WSO puts new spin on country classics

  • May 2, 2013
Adam Sutch, a nationally recognized hammered dulcimer musician, will perform Saturday with the Washington Symphony Orchestra.

Washington Symphony Orchestra will present WSO Country Jamboree at 8 p.m. Saturday at Trinity High School.

Nationally recognized hammered dulcimer musician Adam Sutch, a senior at California University of Pennsylvania, will perform several American folk songs, including “Whiskey Before Breakfast” and “Blackberry Blossom.”

Sutch began playing the dulcimer 12 years ago and has been ranked nationally three different years. He will play some folk tunes for the audience that will add to the country jamboree theme.

Sutch also plays tuba in the university’s marching band, and has been a member of the university choir, California Singers and Vulcanize. He has recorded four studio albums with his band, Sutch Sounds and has performed throughout the area and as far west as Kansas.

Themes from “Bonanza,” “Shenandoah” and “Tennessee Waltz” will be among the WSO’s selections. Other selections are “Ashokan Farewell” from the Ken Burns’ Civil War documentary and Aaron Copland’s “Rodeo,” which will make the audience remember the old “What’s for dinner … beef?” commercials.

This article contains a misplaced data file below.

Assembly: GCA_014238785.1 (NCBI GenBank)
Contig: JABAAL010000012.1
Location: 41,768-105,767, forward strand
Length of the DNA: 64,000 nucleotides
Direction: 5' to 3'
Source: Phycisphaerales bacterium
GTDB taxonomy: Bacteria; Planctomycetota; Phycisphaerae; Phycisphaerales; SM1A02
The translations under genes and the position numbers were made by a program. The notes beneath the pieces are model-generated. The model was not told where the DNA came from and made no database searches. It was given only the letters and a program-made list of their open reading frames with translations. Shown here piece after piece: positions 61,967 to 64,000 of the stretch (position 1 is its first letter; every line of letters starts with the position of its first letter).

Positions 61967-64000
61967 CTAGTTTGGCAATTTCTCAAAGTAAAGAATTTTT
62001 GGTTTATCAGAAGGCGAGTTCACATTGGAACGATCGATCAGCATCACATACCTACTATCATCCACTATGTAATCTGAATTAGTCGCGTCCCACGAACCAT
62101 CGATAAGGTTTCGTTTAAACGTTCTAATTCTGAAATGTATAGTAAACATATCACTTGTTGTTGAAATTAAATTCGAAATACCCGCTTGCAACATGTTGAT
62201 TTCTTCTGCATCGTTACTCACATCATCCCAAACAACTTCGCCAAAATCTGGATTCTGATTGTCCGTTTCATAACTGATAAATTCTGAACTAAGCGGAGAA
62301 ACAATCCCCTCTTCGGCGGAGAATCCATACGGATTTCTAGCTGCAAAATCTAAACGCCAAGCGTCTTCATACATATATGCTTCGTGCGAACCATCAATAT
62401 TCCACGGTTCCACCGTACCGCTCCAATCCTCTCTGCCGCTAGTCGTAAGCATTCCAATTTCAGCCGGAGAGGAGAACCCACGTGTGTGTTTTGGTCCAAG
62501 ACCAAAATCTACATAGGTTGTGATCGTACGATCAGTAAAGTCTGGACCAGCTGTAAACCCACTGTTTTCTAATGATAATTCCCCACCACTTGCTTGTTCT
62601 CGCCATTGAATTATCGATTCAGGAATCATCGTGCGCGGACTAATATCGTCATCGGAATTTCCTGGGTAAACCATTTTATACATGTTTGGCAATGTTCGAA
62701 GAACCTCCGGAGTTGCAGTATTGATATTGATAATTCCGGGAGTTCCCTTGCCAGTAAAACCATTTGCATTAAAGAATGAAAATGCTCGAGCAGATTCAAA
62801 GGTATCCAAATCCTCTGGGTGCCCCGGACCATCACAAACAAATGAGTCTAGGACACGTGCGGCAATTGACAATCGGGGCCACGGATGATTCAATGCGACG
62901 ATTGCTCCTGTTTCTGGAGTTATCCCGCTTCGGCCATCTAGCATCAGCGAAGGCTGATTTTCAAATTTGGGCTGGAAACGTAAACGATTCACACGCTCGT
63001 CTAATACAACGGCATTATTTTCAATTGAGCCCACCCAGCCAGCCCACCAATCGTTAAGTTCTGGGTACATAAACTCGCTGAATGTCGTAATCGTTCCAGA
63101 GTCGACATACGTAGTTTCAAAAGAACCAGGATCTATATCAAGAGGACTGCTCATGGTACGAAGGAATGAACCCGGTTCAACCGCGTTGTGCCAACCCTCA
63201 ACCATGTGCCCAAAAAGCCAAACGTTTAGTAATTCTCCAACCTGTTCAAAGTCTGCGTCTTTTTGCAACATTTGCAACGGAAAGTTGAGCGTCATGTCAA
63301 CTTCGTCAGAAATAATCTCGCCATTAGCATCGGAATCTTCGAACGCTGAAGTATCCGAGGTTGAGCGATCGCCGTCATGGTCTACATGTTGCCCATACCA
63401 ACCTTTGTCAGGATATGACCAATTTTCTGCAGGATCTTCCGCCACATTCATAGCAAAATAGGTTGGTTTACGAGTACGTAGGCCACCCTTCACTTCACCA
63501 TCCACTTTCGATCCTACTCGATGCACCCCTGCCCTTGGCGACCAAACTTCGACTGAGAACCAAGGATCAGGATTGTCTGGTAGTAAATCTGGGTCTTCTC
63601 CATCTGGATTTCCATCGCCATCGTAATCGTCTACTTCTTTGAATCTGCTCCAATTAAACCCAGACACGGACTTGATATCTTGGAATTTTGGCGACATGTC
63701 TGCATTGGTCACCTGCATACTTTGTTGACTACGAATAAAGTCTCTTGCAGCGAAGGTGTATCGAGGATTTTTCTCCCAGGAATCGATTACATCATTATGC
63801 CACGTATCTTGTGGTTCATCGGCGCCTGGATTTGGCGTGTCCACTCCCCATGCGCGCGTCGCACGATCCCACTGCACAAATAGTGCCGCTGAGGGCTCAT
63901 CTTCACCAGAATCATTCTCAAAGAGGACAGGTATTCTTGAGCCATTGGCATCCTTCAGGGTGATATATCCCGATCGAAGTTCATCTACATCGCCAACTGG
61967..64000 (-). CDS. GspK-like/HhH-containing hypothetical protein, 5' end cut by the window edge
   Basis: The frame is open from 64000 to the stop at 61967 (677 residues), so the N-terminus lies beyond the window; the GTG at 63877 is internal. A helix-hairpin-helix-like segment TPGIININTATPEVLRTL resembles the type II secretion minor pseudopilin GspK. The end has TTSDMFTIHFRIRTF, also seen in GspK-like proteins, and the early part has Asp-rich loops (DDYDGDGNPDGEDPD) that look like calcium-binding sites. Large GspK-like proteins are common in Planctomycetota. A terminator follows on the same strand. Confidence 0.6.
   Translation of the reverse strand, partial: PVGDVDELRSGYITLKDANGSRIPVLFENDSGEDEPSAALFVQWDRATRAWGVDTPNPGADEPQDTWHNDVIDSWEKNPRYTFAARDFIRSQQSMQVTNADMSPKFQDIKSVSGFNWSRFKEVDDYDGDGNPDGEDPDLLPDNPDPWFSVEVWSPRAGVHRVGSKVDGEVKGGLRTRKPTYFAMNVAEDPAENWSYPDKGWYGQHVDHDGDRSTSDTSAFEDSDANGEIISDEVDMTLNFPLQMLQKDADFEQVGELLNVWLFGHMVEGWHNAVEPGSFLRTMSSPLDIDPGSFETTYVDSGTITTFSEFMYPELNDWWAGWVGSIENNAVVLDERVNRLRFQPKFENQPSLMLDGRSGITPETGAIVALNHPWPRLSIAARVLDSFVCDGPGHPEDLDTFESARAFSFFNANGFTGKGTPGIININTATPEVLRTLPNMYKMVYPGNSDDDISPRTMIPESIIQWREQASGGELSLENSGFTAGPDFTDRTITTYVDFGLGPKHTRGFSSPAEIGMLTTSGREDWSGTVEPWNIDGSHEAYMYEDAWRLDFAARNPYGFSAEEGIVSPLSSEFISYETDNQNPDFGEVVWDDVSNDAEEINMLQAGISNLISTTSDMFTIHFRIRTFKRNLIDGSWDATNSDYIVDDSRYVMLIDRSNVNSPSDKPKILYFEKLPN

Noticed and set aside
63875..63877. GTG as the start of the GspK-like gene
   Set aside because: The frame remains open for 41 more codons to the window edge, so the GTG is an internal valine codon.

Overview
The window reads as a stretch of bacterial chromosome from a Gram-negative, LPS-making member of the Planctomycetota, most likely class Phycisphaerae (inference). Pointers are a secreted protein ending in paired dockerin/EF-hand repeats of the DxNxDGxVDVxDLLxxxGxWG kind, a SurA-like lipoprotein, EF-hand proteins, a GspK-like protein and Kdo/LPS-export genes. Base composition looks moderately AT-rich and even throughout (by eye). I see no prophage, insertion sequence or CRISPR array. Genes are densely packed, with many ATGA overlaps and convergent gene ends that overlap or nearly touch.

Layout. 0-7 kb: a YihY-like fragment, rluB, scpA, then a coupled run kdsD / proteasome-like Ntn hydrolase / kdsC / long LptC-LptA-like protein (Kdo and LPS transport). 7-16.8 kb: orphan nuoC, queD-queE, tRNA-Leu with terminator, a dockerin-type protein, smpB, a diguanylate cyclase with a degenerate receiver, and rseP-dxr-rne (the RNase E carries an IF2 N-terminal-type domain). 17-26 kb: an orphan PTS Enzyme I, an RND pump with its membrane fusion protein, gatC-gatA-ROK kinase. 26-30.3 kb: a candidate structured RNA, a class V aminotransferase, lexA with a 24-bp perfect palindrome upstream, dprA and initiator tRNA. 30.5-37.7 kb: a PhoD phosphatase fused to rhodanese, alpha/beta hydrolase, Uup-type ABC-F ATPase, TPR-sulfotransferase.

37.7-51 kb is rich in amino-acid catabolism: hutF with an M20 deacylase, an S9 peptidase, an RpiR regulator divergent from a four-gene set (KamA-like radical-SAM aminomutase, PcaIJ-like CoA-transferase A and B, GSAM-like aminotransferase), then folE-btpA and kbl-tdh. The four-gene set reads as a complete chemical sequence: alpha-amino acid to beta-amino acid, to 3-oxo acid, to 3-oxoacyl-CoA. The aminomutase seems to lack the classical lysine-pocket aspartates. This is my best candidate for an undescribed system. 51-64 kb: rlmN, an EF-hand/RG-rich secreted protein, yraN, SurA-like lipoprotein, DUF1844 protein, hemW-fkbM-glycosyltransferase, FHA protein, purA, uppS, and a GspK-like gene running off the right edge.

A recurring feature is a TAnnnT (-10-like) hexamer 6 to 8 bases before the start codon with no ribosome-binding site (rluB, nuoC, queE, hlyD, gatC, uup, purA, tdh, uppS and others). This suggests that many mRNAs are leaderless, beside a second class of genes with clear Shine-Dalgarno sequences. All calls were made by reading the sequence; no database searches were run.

In addition, U.S. Rep. Tim Murphy, R-18th District, will demonstrate his guitar playing and sing some country classics, such as “Witchita Lineman,” made famous by Glen Campbell in the 1960s.

Advance tickets are available at Citizens Library and all branches of Washington Financial, online at or by calling the WSO at 724-223-9796. Tickets also will be sold at the door.


blog comments powered by Disqus

Brian Williams settles into new job at MSNBC

Yo Rocky! Gritty, soulful ‘Creed’ goes the distance

With radio show, Blige encourages life with ‘no more drama’

John Stamos pleads no contest to driving under the influence

Smollett enjoying musical journey provided by ‘Empire’

‘Code Black’ welcomes cast from ‘The Lion King’

Little Lake to present two shows

Enya returns with ethereal style she’s made her own

Can you guess Billboard’s biggest hits?

Review: Shallow shock and awe in ‘Star Wars Battlefront’